How tech companies are powering the customer revolution in insurance
Amazon’s recent flirtationwith insurance may come as a surprise to some who primarily associate the brand with super-efficient buying and deliveries. But, it’s precisely these consumer-pleasing characteristics that place companies such as Amazon in a strong position to thrive in an insurance market that is currently undergoing customer-driven change.
The experience economy
Insurance has traditionally been one of those things your sensible side (or the law) says you should buy, and an unpleasant chore more than anything else. We buy a cheap, one-size-fits-all option and disregard the jargon-heavy terms and conditions. And the idea of actually having to put in a claim and go through a long-winded, potentially contested, process fills us with dread to the point that we often don’t bother doing it at all.
This no longer needs to be the case. A new customer-centric culture of high quality experienceshas opened up opportunities for Amazon and dedicated insurtech start-ups alike to bring their offerings to the insurance industry.
Companies leading the charge
Rather than being a direct challenge to incumbent insurers, tech companies can help the established players adapt to the experience economy. An ongoing industry partnership is the AXA-backed Setoo, a B2B2C company, which provides a platform for businesses such as online travel agents to create their own insurance policies. The beauty of this arrangement is that online businesses, who know their customers better than the insurers, can easily create tailor-made products that address their specific needs.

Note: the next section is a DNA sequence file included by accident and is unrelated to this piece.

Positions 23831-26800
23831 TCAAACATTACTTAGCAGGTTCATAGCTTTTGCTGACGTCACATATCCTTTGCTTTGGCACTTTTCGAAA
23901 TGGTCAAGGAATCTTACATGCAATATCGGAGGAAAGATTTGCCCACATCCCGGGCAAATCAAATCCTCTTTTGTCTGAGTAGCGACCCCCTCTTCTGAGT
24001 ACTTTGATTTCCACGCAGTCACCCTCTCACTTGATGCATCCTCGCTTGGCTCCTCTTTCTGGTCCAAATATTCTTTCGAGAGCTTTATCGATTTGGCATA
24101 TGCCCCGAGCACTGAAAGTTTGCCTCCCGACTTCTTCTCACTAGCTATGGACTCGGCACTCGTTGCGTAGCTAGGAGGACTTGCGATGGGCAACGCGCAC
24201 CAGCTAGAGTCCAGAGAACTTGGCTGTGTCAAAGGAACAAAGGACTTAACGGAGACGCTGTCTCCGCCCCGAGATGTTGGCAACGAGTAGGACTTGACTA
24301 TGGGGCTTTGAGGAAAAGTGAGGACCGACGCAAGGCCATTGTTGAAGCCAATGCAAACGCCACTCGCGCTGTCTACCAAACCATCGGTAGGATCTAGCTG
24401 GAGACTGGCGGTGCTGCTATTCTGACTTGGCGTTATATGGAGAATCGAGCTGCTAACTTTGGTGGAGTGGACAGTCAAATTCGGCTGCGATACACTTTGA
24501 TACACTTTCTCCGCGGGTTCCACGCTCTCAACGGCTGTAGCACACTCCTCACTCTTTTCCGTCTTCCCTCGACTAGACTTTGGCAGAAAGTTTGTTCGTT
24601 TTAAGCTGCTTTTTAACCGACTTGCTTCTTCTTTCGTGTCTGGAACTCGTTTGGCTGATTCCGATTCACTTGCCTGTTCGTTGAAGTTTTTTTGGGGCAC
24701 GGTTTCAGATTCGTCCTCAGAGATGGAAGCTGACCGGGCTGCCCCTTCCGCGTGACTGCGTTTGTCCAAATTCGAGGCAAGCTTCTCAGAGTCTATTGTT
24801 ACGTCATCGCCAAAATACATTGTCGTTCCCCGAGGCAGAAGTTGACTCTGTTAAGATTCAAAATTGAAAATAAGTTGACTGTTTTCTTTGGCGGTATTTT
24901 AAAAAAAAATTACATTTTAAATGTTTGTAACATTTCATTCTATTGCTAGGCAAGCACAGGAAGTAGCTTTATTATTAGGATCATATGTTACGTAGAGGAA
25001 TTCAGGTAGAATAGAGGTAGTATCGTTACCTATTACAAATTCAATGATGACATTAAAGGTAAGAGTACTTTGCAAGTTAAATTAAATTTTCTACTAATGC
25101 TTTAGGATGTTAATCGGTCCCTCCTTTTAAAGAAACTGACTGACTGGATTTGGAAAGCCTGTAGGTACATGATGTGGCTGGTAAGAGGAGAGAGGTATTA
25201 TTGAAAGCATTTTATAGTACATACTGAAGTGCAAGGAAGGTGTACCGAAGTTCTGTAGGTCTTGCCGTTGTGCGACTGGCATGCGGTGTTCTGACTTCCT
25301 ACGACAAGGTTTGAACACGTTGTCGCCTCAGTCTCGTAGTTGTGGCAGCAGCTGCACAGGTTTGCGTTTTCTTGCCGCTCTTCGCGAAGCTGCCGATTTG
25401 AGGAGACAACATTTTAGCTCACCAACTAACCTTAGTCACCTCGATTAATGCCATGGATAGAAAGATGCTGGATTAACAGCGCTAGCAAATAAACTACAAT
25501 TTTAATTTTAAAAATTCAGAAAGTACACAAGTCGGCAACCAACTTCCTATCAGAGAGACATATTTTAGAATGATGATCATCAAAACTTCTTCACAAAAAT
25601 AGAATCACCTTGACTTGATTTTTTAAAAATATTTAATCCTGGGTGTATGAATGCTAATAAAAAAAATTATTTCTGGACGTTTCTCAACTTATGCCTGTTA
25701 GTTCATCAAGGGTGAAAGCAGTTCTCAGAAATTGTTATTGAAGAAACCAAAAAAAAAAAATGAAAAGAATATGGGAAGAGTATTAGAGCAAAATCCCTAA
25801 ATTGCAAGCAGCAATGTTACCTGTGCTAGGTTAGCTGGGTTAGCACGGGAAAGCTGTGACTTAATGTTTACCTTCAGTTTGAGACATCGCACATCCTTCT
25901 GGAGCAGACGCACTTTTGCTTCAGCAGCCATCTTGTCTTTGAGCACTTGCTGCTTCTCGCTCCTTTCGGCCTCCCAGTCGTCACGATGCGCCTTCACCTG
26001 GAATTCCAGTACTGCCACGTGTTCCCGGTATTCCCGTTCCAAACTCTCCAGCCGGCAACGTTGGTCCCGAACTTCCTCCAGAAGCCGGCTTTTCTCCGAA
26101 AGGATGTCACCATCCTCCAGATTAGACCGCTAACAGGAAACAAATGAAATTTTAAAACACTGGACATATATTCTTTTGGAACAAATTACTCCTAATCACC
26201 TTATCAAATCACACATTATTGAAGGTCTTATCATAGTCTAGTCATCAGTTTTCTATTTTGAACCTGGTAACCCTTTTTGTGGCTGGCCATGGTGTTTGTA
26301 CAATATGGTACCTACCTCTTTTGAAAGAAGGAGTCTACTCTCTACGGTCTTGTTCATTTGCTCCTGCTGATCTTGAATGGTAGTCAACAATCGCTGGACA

On the other hand, some insurtechs are taking on incumbents directly. Home insurance provider, Lemonade, has made waves with its user-friendly website and its AI-powered customer response rates. The largest insurance provider in the US, State Farm, was so unsettled by the growth of Lemonade that it paid for a widely ridiculedattack ad on the insurtech.
A new way in for tech
Although Setoo and Lemonade have different business models, they both value simplicity and transparency – qualities traditionally lacking in insurance – to make insurance quicker and more convenient for consumers. This approach has introduced an unprecedented level of customer service in insurance, which consumers have come to expect in other areas of their lives such as retail.
But the technological transformation of insurance is in its early stages and competition is rife. The future of the sector will be determined by companies with the capabilities to make insurance experience-oriented as much as it will be by the incumbent insurers.